Beckett: Ruth – Chapter 3: Ruth’s Marriage Proposal

As time passed, Naomi grew increasingly concerned about Ruth being single. It was a Jewish woman’s right by the law of God to have a husband, especially a young one. With Boaz being their kinsman redeemer, and their custom of arranging marriages in their culture, it was about time that Ruth get married again. Boaz would make a fine husband for Ruth.

So, on one particular day, Naomi said to Ruth, “Isn’t it about time that you find another husband? Boaz is my husband’s relative, is he not? And he’s with those young women whom you’ve been gleaning with? So, he will be scattering the chaff from the barley tonight at the threshing floor. You should wash and anoint yourself with olive oil and perfume and dress in fine attire, but do not show yourself until he’s finished with his supper. Then, when he goes to bed, uncover his feet and lie down, and he will tell you what to do.”

Such theatrics was their way of proposing marriage to a man. When a woman washed herself, anointed herself with olive oil, dressed in fine attire, and uncovered a man’s feet and lied down next to him, it was a proposal for marriage. Ruth recalled the law of the kinsman redeemer and what that implied for her mother-in-law, so she decided to obey her in order to care for her.

“I will do what you say,” Ruth complied.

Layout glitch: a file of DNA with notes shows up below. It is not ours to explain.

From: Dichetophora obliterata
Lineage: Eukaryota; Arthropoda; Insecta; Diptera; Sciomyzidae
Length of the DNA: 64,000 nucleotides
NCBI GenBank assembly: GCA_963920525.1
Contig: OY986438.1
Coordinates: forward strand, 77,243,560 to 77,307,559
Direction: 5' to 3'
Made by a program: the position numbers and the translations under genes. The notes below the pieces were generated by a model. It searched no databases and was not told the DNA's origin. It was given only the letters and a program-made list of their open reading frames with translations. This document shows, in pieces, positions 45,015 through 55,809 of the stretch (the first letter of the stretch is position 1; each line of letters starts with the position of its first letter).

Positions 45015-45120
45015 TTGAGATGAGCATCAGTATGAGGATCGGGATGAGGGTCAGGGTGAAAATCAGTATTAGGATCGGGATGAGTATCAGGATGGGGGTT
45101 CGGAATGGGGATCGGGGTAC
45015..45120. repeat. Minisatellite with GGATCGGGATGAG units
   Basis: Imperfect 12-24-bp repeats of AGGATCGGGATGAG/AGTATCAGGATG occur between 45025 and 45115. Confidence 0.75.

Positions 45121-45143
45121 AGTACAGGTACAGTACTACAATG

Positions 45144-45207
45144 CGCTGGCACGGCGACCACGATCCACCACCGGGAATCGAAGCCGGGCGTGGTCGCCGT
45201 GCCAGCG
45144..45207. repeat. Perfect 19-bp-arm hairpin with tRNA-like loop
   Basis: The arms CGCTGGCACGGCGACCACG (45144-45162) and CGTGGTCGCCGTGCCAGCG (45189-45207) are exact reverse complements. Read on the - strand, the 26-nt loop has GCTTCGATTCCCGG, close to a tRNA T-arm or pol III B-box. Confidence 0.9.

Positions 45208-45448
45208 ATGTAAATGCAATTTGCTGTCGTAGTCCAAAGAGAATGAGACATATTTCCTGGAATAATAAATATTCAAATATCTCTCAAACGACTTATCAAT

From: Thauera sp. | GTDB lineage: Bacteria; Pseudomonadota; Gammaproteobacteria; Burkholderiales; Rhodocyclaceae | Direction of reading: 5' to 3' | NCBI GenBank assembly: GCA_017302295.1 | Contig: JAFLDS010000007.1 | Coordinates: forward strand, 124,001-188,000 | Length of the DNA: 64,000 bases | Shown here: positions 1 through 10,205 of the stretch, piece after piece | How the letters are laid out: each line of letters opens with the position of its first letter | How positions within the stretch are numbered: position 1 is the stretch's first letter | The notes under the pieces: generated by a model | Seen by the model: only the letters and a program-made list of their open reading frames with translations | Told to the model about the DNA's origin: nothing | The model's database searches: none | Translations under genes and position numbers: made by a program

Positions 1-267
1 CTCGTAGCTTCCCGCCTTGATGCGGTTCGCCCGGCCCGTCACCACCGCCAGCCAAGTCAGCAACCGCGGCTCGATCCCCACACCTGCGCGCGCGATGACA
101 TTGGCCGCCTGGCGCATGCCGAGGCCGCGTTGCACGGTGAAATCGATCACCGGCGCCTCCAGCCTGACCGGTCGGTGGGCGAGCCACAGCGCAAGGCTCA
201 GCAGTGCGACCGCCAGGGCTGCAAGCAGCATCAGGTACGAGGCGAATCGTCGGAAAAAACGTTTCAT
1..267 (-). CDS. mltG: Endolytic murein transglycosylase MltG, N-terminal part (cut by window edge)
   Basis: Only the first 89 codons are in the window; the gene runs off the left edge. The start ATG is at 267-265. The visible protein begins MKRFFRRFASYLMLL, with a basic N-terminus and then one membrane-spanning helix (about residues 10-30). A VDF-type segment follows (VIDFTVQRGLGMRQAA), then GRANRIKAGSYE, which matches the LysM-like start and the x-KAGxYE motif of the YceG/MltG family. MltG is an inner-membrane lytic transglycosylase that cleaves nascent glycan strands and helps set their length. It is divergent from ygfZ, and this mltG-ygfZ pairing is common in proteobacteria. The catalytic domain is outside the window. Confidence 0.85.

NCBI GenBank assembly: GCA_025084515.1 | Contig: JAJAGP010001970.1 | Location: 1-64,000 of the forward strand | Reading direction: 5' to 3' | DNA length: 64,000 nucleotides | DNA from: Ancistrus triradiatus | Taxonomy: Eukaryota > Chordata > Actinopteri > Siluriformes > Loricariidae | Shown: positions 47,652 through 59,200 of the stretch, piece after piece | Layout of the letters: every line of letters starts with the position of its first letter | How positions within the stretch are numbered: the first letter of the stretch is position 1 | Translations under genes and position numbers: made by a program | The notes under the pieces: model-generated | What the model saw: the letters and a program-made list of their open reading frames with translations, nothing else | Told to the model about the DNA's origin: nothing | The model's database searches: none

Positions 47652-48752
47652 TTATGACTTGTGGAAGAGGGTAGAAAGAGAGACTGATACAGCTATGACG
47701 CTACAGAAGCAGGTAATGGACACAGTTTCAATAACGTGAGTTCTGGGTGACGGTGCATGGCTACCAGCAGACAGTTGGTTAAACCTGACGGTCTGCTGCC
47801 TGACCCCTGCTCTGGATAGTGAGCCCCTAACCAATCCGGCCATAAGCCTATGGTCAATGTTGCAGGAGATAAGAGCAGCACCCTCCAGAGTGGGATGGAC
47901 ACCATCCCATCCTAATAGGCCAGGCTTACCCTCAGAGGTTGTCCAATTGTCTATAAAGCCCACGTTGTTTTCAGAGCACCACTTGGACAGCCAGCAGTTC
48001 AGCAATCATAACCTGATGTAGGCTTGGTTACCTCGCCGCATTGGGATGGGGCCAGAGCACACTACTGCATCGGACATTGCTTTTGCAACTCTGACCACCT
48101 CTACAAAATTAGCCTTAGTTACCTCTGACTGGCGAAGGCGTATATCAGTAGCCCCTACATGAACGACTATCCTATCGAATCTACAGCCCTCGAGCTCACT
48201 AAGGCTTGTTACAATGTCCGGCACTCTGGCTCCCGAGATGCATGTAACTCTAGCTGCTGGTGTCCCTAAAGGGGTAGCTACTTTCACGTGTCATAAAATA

So, Ruth bathed, anointed herself with olive oil and perfume, dressed in fine attire, and proposed to Boaz just as Naomi had suggested. When she uncovered his feet and laid next to him, he turned over and was surprised to see her, not recognising her at first.

“Who are you?” he asked.

“I’m Ruth, your servant. Please spread your blanket over me, for you are a kinsman redeemer.” Had he done this, it would’ve been an acceptance of her marriage proposal.

Boaz replied, “May God bless you, for you could have married other young men for love of money, but you wish to marry for sake of family. So, do not fear. I will do as you ask, for everyone in town knows of your virtue and your loyalty to your family. Now, it is true that I am a redeemer, but there is another relative who is a redeemer nearer than I. Stay here tonight. In the morning, if he redeems you, it is good; let him do it. But if he is not willing to redeem you, then I promise in God’s name, I will redeem you. Until then, sleep here for tonight.”

Ruth did as he commanded and slept by his feet until morning, but she got out of bed before he did so others would not yet know that Ruth came to the threshing floor. However, if she went home without any grain, it would raise suspicion.

“Bring your garment and hold it out,” he said to her.

Ruth brought him her garment, and he put six measures of barley—a generous gift—in her garment so no one would be suspicious of her activity. Ruth understood. It is not wise yet to tell anyone about the marriage unless he officially accepts her as her redeemer.

Ruth left the threshing floor and went back home to Naomi.

“How did it go?” Naomi asked her.

“I did as you told me, mother. I uncovered his feet and lay next to him, and he said we have another relative who is a nearer redeemer than he is. He said if this man is not willing to redeem me, then he will redeem me and marry me. So, I slept by his feet till morning and he gave me these six measures of barley,” she placed her garment on the table, “because he didn’t want to raise any suspicion since no one is my redeemer yet.”

“That is wise,” Naomi said. “Be patient until you learn how it’s resolved, for Boaz will not rest until the matter is settled today.”

Categories Ruth, Short StoriesTags , , , , , , , ,

2 thoughts on “Beckett: Ruth – Chapter 3: Ruth’s Marriage Proposal

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